The 1980s brought forth Miss Marple, Agatha Christie's shrewd detective. As portrayed by Joan Hickson, Marple was the epitome of an elderly English woman with her pastel cardigans, floral dresses, and delicate hats. But it was this unassuming appearance that often allowed her to solve crimes unnoticed, proving that style can be as much a weapon as it is a reflection of personality.
And we can't discuss crime drama fashion without nodding to the stylish villains. Shows like The Sweeney in the 70s painted London's underworld with leather jackets, turtlenecks, and sleek sunglasses, crafting an image of the cool criminal that was as enviable as it was intimidating.
In essence, British crime dramas haven't just given us compelling stories. They've showcased a rich tapestry of styles, from the understated to the extravagant, that reflects the complexities and nuances of the characters who wear them.
Vintage Britcoms: Laughing in Style
The long-standing series Only Fools and Horses brought the hustle and bustle of Peckham to our screens. Del Boy's mix of camel hair coats, turtleneck sweaters, and the occasional trilby showcased a man trying to fit into the Thatcher era's entrepreneurial spirit. Rodney's more casual attire, usually a jacket layered over a jumper, reflected the everyday young man of the time.
Absolutely Fabulous, although beginning in the early 1990s, was a satirical take on the fashion industry and featured fashions from many different eras. Edina and Patsy were over-the-top, champagne-drinking fashionistas, draped in designer outfits, oversized sunglasses, and often ludicrous accessories. Their exaggerated take on the fashion world highlighted the extremes of the industry, while also pointing out the absurdity of certain trends.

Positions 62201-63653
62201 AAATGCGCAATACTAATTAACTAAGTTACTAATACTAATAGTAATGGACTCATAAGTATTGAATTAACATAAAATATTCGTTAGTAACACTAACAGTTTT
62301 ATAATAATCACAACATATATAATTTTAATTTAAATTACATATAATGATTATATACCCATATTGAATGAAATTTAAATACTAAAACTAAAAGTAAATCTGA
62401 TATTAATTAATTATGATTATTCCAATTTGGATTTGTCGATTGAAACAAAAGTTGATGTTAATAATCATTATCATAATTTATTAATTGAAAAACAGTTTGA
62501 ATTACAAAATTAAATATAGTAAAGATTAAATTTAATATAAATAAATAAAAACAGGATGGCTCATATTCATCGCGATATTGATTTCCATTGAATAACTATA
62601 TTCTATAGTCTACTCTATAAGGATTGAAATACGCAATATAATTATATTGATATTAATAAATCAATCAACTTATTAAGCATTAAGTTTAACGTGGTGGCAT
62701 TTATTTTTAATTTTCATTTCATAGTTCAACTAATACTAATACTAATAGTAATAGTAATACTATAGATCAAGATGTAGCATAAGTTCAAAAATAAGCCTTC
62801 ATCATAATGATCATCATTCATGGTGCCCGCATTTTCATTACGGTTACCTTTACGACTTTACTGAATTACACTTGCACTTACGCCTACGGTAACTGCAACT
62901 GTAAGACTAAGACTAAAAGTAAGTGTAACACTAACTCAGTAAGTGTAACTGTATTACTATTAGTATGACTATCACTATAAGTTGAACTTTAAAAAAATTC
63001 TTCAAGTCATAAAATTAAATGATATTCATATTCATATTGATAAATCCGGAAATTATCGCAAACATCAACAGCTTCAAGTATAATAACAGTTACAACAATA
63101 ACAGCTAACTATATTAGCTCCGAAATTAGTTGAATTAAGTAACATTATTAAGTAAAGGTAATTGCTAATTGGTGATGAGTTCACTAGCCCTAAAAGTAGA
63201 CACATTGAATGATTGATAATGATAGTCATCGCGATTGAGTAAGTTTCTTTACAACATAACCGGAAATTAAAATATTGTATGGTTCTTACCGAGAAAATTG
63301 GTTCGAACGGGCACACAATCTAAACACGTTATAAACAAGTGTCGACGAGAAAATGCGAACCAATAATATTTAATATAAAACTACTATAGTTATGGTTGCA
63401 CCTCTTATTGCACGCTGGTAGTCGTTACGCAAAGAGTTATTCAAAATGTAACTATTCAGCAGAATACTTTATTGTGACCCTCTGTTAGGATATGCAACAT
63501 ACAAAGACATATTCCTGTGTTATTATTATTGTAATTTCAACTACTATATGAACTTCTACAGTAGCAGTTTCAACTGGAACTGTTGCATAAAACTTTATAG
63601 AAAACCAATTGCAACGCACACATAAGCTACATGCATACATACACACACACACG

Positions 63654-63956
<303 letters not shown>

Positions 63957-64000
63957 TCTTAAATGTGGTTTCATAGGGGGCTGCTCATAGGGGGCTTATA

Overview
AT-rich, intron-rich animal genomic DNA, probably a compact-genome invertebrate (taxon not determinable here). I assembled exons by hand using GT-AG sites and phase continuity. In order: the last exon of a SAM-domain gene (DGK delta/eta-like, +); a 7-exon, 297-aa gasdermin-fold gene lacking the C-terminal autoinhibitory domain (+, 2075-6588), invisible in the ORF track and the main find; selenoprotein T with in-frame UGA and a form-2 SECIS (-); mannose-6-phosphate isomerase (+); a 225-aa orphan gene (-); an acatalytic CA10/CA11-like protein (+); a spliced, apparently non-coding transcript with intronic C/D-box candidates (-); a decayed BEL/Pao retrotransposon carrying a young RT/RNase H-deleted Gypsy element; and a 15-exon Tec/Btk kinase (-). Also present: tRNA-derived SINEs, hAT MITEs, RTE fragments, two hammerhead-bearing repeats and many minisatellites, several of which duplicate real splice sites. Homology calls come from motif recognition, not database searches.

In contrast, Keeping Up Appearances presented a comical look at the British middle class's efforts to appear sophisticated. Hyacinth Bucket (pronounced 'Bouquet') was always dressed to the nines, often in pastel skirt suits and matching hats, attempting to ooze a sophistication that her surroundings often belied.
These sitcoms, while primarily centred on humour, unwittingly became fashion time capsules. Their characters, dressed in the styles of their respective eras, offer a nostalgic look back at British fashion trends, providing inspiration and a few laughs along the way.
Historical Romances and Period Dramas
There's no denying the impact of British historical dramas on fashion. These shows not only reignite our passion for bygone eras but also introduce new generations to the elegance and charm of past decades. Poldark, set against the raw beauty of Cornwall, showcased the rugged yet refined fashions of the 18th-century Georgian era. From tricorn hats to flowing gowns, the attention to detail in costume design captured viewers' imaginations.
Pride and Prejudice, with its various adaptations over the years, has had a lasting influence. The iconic 1995 BBC version saw Colin Firth's Mr. Darcy and Jennifer Ehle's Elizabeth Bennet bring the Regency era to life. Empire waist gowns, bonnets, and tailored coats became emblematic of this era and remain sought after by vintage enthusiasts today.
And no discussion of period dramas would be complete without Downton Abbey. The show meticulously charted the progression of fashion from the late Edwardian era through the Roaring Twenties. Each character's evolution was reflected in their wardrobe, from Lady Mary's transition from post-Edwardian gowns to chic flapper dresses, to Lady Edith's bohemian flair. The series created a resurgence of interest in vintage styles, with fans seeking out intricate beaded headpieces, drop-waist dresses, and elegant accessories reminiscent of the era.
The cyclical nature of fashion means that styles from decades past always find their way back, and British TV, with its broad historical and cultural span, provides a wealth of inspiration. Whether you’re a lover of the posh 1920s dresses or the gritty punk style, there's a British show that's influenced that look.
In the dance between television and fashion, one thing is clear: vintage is not just a style. It's a story, a history, and an emotion. And as we tune into our favourite shows, we're not just watching; we're journeying through the annals of fashion, one episode at a time.
So next time you slip into that vintage piece, remember you're wearing a piece of history, possibly inspired by a scene, a character, or a moment from the rich world of British TV.
Until next time